Belarus has a so-called semi-frozen relationship with the Union within the EaP, owing to Belarusian autocratic regime and close relations with Russia. Additionally, Belarus has also poor practice in humans rights protection. Such situations as with political prisoners, which has not been yet released from Belarusian prisons for years are not acceptable for the EU. The recent movement in relation EU-Belarus is a new Coordination Group which was created after the last summit in 2017.

To draw the line, the current foreign policy of each government is built on the ties of this country with international organizations and other countries. The EU is using its neighborhood policy as a way to gain allies in today's complicated and conflicted reality. The EaP now is not about joining the Union, is about trade facilitation and sharing democratic values. For some reasons, the Partnership may be perceived as a platform used for manipulation and strengthening the EU influence among contributing countries. But in a way, this approach may reduce the number of conflicts which can arise inside the EaP or with the EU. Even being involved in trade cooperation (DCFTA, membership in the Energy Community) may put conflicting countries in a position where they have something to lose.

Nonetheless, the EaP remains a forum for discussion and cooperation where the countries can negotiate their terms. Negotiation advantage of participating countries can be trifling. That is because the most rules of the game are set by the Union, but is the majority of them harmful to the countries? Future steps of the Partnership countries will lead to progress or stagnation in their relations with the EU and the consequences of these decisions may be visible in the years to come.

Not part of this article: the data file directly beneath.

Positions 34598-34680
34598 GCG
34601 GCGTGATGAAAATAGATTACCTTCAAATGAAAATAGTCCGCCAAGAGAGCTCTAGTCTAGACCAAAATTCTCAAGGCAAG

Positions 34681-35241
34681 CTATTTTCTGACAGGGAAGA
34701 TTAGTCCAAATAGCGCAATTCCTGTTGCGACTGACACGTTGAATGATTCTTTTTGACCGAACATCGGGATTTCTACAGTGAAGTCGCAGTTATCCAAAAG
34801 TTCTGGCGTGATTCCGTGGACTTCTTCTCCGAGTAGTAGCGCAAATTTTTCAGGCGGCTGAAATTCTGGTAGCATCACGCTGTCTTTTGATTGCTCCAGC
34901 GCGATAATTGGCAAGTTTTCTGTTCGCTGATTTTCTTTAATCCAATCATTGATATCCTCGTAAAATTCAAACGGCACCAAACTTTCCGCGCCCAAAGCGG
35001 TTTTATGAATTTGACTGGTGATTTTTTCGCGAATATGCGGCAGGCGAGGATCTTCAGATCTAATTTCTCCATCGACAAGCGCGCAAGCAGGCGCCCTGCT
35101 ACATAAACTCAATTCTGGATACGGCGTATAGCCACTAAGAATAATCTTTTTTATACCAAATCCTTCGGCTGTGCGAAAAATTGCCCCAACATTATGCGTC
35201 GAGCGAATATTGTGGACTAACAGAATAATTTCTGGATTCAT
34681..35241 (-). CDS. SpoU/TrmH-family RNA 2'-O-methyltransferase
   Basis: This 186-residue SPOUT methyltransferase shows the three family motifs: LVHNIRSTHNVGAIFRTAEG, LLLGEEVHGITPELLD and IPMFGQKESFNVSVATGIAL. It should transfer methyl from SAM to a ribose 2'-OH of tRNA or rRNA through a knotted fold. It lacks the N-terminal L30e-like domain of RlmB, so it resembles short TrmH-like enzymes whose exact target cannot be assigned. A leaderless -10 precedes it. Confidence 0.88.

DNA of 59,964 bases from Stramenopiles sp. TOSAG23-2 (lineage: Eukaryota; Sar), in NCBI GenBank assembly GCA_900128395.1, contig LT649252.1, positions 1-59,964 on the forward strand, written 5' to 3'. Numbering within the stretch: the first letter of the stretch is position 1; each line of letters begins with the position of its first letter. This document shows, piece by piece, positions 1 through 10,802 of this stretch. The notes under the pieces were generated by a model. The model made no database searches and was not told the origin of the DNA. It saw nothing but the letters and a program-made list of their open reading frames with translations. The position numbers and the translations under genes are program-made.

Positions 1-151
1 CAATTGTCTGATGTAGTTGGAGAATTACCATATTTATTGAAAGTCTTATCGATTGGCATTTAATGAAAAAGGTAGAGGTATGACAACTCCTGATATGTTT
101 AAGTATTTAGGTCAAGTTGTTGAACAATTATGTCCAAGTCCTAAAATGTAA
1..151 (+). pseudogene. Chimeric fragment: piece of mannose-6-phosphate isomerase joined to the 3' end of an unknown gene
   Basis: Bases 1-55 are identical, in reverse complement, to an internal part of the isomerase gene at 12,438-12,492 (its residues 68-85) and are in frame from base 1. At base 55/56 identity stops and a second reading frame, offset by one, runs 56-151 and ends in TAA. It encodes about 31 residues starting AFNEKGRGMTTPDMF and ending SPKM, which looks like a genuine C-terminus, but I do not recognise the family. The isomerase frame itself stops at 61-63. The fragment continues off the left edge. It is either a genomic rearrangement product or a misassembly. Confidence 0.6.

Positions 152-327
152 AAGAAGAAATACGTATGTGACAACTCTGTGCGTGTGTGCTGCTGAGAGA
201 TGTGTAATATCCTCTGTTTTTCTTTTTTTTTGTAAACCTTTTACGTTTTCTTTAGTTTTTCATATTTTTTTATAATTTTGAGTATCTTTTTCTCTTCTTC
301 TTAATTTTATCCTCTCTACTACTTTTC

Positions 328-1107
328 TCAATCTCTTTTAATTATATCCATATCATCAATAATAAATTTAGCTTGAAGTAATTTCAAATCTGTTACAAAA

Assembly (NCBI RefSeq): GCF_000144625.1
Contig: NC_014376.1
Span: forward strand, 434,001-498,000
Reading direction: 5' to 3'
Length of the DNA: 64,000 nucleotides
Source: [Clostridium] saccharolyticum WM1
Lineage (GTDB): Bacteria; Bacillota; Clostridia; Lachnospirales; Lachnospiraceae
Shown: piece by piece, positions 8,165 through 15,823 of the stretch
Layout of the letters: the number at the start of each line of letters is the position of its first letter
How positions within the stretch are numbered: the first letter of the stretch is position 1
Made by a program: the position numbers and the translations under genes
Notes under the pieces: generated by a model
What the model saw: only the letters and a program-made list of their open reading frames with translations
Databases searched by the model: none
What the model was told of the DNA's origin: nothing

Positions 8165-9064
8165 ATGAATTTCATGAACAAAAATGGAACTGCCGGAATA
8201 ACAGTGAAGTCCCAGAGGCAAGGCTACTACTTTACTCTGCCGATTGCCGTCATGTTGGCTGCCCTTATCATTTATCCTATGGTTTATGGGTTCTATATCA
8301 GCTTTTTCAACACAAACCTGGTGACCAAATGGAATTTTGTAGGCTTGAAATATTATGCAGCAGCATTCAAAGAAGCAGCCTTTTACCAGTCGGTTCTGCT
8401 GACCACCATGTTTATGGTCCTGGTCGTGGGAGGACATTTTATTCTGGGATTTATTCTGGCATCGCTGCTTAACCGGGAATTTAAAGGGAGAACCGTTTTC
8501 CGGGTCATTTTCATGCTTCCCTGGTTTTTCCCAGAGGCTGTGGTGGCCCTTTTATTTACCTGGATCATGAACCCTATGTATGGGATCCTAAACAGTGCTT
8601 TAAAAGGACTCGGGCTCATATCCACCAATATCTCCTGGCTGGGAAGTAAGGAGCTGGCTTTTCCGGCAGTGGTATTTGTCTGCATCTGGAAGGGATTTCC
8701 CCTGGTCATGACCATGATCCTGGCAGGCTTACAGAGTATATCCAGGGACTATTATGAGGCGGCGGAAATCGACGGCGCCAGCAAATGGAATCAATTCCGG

Anna Bodnar

Bibliography:

Council of the European Union, Joint Declaration of the Eastern Partnership Summit, http://www.consilium.europa.eu/media/31758/final-statement-st14821en17.pdf

European Commission, Eastern Partnership, https://ec.europa.eu/neighbourhood-enlargement/neighbourhood/eastern-partnership_en

European Union External Action, Eastern Partnership summit: leaders take stock of progress towards stronger cooperation, https://eeas.europa.eu/headquarters/headquarters-homepage/36171/eastern-partnership-summit-leaders-take-stock-progress-towards-stronger-cooperation_en

Grzegorz Gromadzki, The Eastern Partnership after five years: time for deep rethinking, http://www.europarl.europa.eu/RegData/etudes/STUD/2015/536438/EXPO_STU(2015)536438_EN.pdf  

K. Kłysiński, T. Iwański, K. Całus, Ukraina, Mołdawia i Białoruś wobec Partnerstwa Wschodniego, OSW, https://www.osw.waw.pl/pl/publikacje/analizy/2017-11-22/ukraina-moldawia-i-bialorus-wobec-partnerstwa-wschodniego